A prospective, randomised study assessed the impact of high-intensity racetrack conditioning on aerobic and anaerobic capacities in seasoned Thoroughbred racehorses. The effect of 10 weeks race conditioning and two simulated races on V̇O 2max and maximum accumulated oxygen deficit (MAOD) were evaluated. An incremental treadmill test to determine V̇O 2max , followed by three supramaximal runs to fatigue (at speeds (V105%, V115%, V125%) corresponding to oxygen requirements 105%, 115% and 125% of V̇O 2max , in randomised order) were performed at each timepoint (T1 [pre-conditioning] and T2 [post-conditioning]). Prior to T1, racehorses were briefly de-trained for four-six weeks and given low-level treadmill conditioning to prepare them for the more strenuous race conditioning after T1. Paired variables between T1 and T2 were analysed using a paired t-test. A 2-way RM ANOVA compared variables with >1 measurement. Speed at V̇O 2max (P=0.04) and V̇O 2max (P=0.01) increased with conditioning. Calculated speeds for the supramaximal runs increased for V105% (P=0.02) and V115% (P=0.03) but not for V125% (P=0.08). There was no conditioning effect on time to fatigue (P=0.34), although it was different between all intensities (2.8, 2.2 and 1.4 mins at V105%, V115% and V125% respectively at T2). O 2 demand increased with conditioning (P=0.02) for each supramaximal intensity. On average, horses’ aerobic capacity improved 4.43% after conditioning. MAOD was unchanged with conditioning (P=0.25) and unaffected by exercise intensity. Fit racehorses that have undergone repeated intensive training programs, experience smaller, incremental improvement than completely unfit horses. The anaerobic capacity of previously trained racehorses is relatively stable, despite brief periods of de-training.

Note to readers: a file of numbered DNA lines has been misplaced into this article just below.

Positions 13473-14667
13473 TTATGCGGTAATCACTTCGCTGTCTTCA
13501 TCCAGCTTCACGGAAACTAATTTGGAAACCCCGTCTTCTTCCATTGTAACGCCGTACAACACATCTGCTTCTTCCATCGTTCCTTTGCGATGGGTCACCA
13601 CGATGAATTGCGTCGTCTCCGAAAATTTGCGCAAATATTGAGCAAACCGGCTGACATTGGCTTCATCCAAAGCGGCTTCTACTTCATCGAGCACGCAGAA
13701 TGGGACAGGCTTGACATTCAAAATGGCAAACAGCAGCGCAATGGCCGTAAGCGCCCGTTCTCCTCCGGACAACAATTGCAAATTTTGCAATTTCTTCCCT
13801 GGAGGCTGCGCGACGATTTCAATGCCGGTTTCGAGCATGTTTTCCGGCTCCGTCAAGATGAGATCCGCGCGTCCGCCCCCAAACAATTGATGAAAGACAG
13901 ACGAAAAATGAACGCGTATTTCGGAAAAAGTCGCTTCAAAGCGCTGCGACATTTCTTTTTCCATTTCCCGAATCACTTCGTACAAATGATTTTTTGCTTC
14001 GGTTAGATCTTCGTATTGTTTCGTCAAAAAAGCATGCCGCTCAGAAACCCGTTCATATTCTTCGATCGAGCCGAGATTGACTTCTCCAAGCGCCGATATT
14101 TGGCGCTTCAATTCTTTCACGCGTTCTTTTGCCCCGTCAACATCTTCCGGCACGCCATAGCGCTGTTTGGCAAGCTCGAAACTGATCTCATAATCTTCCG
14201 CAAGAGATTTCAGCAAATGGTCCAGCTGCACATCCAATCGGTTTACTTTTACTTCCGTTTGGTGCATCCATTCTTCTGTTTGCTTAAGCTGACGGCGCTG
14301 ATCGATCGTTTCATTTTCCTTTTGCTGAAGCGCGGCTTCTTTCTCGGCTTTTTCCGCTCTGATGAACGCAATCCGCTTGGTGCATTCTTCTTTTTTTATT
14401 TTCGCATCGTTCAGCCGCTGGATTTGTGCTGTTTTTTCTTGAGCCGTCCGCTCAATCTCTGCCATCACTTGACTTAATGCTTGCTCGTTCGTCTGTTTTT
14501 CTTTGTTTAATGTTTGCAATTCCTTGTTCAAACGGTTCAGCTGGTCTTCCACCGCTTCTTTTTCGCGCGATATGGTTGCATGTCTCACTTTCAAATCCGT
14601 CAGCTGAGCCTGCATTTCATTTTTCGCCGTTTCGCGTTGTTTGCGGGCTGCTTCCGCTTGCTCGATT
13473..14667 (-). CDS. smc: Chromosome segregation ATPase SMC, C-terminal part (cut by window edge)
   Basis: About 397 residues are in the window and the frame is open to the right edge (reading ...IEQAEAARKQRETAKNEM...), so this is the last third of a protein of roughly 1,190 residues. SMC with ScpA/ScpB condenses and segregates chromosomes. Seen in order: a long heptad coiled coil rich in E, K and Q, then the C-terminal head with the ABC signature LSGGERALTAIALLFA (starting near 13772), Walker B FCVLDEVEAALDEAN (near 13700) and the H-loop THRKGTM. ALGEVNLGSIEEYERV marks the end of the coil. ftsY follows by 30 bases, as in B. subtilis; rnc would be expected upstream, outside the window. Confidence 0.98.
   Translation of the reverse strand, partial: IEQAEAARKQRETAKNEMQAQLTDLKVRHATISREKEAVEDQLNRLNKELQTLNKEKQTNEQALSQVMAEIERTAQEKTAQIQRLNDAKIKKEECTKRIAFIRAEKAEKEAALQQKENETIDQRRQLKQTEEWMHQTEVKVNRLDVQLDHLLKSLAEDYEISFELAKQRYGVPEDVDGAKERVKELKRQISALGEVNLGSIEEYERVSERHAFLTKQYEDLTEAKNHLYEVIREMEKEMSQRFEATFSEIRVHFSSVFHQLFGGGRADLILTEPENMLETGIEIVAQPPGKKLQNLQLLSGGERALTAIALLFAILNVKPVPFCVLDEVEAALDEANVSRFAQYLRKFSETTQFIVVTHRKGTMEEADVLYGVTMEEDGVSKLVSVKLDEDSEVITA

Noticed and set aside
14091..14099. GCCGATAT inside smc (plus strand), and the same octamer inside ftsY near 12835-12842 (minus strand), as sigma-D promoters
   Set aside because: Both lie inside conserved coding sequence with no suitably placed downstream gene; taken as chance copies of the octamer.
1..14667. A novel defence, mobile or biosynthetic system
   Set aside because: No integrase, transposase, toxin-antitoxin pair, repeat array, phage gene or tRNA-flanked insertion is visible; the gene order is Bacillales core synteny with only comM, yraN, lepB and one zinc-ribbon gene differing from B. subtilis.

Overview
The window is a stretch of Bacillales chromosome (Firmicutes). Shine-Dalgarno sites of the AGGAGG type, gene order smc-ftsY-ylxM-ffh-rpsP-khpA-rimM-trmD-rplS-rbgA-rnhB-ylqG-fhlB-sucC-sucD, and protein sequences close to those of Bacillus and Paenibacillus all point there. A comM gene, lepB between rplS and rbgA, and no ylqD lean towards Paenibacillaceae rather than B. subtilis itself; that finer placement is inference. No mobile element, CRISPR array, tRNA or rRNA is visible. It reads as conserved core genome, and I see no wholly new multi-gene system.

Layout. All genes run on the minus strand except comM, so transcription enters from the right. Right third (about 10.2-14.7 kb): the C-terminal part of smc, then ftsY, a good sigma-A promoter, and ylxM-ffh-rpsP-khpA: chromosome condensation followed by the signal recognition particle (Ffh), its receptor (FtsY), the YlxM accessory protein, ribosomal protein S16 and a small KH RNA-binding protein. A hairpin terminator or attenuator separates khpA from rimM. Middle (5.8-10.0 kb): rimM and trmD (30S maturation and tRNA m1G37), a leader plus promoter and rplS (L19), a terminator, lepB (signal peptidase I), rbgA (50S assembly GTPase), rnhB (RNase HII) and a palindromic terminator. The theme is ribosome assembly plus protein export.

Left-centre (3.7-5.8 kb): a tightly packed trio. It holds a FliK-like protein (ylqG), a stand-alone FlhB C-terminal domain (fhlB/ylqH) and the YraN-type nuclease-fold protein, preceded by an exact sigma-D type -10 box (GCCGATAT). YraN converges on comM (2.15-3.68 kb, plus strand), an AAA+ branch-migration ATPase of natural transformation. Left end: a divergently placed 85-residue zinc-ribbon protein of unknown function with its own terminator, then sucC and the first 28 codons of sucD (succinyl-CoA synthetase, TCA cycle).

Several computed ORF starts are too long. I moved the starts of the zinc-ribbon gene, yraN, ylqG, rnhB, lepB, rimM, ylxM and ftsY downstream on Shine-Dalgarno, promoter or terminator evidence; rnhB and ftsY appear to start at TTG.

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Background: Inhaled corticosteroids are effective in the treatment of equine asthma. A recent study reported that nebulisation of injectable dexamethasone had low systemic bioavailability in healthy horses and could represent a cost-effective therapy for equine inflammatory lung diseases. Objectives: To determine the effects of dexamethasone nebulisation on lung function in severe asthmatic horses. It was hypothesised that dexamethasone administered by nebulisation would be more effective than the same dose administered orally. Study design: Randomised blinded experimental study in severe asthmatic horses. Methods: Twelve severe asthmatic horses in clinical exacerbation were randomly assigned to treatment with 5 mg of dexamethasone sodium phosphate by nebulisation (n = 6) or by oral administration (n = 6), once daily for 7 days. Lung function was evaluated at baseline, after four treatment days (D4) and 24 h after the last dose (D8). The presence of residual bronchospasm was assessed on D8 with N-butylscopolammonium bromide administration (0.3 mg/kg i.v.). A respiratory clinical score was performed daily. Serum cortisol concentration was measured at baseline, D4 and D8. Results: The pulmonary elastance was unchanged in both groups while pulmonary resistance was significantly improved in the oral group on D8 (mean reduction in 1 cm H2 O/L/s [CI: 0.34-1.65, P = 0.003]). All horses had residual bronchospasm at the end of the study. There was a group difference in the respiratory clinical score as it was significantly reduced in the oral group, from D5 to D8. Serum cortisol concentration decreased in all subjects. Main limitations: Low number of horses and lack of placebo group. Conclusions: Considering the lack of improvement of lung function and the hypothalamic-pituitary-adrenal axis suppression, the results of this study do not support aerosolisation of an injectable form of dexamethasone for the treatment of severe equine asthma at the dose and with the nebuliser evaluated.